Indoor pollution comes with its own set of health risks

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Consumers should be aware of the risks inside their own homes

Air pollution has been dominating headlines as of late, as the risks that come with the fumes are well-documented. Now, researchers from Washington State University are exploring the harms that are right inside consumers’ homes.

The study revealed that many consumers are living with air pollution inside their homes, which can be affected by temperature changes or time of day and can leave residents at risk.

“People think of air pollution as an outdoor problem, but they fail to recognize that they’re exposing themselves to much higher emission rates inside their homes,” said researcher Tom Jobson.

Preventing risks at home

While steps have been taken to help regulate air pollution outdoors, legislators have skimmed over consumers’ homes.

To see how consumers are being affected at home, the researchers evaluated homes that reflect the current model and year of those most commonly found in the United States and found that many have higher than normal levels of pollutants within their four walls.

Mercury and formaldehyde were the two most common pollutants, and the study revealed that different temperatures and times of day can affect the pollution level in consumers’ homes.

“As a home gets hotter, there is a lot more formaldehyde in the home,” said Jobson. “The materials are hotter and they off-gas at higher rates.”

Contrary to what many have previously believed, pollutant levels differ throughout the course of the day, peaking in the afternoon hours, while they’re lowest during morning time.

There’s no one thing that can increase the likelihood of indoor air pollution, as the researchers note the emissions can come from just about anything -- day-to-day chores, cooking, cleaning products, or furniture.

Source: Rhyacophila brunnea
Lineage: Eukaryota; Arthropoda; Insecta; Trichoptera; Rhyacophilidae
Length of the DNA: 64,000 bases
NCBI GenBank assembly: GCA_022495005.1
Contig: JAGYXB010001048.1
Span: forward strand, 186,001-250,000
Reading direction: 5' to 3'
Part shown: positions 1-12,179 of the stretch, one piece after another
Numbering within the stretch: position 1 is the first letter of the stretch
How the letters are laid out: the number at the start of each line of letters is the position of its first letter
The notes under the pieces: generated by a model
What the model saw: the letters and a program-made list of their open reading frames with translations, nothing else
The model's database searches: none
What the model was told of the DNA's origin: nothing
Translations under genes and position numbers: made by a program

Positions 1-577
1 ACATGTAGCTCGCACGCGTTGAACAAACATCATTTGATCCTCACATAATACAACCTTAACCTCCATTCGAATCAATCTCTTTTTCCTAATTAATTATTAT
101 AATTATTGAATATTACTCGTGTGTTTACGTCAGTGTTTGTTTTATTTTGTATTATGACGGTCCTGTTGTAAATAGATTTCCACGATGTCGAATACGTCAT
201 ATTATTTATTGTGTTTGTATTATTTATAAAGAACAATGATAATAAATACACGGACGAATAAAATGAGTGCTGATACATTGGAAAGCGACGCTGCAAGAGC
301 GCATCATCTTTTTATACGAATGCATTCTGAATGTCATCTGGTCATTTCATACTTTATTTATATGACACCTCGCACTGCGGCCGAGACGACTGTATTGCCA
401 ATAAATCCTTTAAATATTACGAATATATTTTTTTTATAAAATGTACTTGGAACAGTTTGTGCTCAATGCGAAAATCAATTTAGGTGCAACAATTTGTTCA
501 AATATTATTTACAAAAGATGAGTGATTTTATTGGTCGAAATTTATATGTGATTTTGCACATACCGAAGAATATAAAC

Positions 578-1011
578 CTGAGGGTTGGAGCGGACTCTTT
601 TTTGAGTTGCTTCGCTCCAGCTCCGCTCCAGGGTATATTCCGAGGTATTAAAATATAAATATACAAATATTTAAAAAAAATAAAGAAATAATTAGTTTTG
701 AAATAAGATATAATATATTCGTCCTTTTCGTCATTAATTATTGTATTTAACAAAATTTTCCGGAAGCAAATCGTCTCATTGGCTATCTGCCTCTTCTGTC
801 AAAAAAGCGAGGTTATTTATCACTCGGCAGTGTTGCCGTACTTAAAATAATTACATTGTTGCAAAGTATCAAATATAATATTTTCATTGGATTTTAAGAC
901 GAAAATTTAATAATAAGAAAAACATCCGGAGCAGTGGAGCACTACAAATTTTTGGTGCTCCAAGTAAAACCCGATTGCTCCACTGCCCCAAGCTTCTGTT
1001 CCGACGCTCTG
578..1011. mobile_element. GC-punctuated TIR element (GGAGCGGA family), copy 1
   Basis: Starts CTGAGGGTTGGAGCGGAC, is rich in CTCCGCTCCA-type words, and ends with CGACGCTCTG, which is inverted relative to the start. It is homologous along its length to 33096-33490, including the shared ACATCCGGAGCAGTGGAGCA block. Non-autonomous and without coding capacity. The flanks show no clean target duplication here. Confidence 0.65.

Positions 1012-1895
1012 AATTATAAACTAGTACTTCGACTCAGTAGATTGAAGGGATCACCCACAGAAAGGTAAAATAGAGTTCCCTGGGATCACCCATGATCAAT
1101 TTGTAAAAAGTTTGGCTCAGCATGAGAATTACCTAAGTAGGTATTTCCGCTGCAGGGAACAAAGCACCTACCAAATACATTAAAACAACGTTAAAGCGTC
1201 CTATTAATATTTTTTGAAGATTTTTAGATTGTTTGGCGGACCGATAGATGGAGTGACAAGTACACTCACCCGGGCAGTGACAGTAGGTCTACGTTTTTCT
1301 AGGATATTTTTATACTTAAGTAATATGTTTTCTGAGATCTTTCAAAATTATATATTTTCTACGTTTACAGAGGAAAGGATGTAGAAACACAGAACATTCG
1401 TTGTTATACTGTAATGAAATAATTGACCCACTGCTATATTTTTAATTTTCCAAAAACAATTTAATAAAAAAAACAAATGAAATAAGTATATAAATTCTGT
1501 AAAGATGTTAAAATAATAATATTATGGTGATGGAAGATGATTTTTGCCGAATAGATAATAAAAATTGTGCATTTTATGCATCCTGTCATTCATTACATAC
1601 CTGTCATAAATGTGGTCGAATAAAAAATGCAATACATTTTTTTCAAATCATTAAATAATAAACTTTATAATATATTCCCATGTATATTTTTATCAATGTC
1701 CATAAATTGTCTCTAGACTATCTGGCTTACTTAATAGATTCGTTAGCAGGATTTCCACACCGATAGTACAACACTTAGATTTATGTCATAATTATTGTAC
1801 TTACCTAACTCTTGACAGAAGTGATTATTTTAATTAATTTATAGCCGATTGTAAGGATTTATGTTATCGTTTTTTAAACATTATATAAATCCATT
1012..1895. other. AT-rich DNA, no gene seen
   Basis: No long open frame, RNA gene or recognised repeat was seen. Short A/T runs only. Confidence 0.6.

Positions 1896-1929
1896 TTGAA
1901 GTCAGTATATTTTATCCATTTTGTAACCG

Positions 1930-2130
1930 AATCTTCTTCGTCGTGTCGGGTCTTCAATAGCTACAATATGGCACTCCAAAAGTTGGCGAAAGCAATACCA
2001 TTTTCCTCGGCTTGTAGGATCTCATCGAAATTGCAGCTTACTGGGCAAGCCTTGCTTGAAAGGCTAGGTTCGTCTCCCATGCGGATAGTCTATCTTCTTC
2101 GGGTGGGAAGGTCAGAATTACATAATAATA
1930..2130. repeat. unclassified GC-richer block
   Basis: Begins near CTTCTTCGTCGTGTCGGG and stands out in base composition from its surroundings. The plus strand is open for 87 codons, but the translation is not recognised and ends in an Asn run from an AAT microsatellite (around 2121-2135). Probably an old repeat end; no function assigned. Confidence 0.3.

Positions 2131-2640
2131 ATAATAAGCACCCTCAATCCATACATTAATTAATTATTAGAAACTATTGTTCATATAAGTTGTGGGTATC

However, there is a foolproof way to reduce emissions in the home: keep the house ventilated, particularly with easy access to windows and doors.

“Exposure to these chemicals impacts people’s ability to think and learn,” Jobson said. “It’s important for people to be more cognizant of the risk -- opening a window is a good thing. We have to balance making more energy efficient homes with protecting our health and cognitive function.”

Air pollution-related risks

Air pollution affects all those who breathe in its emissions, but recently, researchers have explored the countless ways children are affected by the pollutants.

While general health problems are worsened due to air pollution, children are also affected in the classroom and on the scale. Most recently, researchers have found that children’s anxiety symptoms worsened when they were exposed to traffic-related air pollution.

“I think it can speak to a bigger impact on population health...that increased exposure to air pollution can trigger the brain’s inflammatory response...” researcher Dr. Kelly Brunst said. “This may indicate that certain populations are at an increased risk for poorer anxiety outcomes.”

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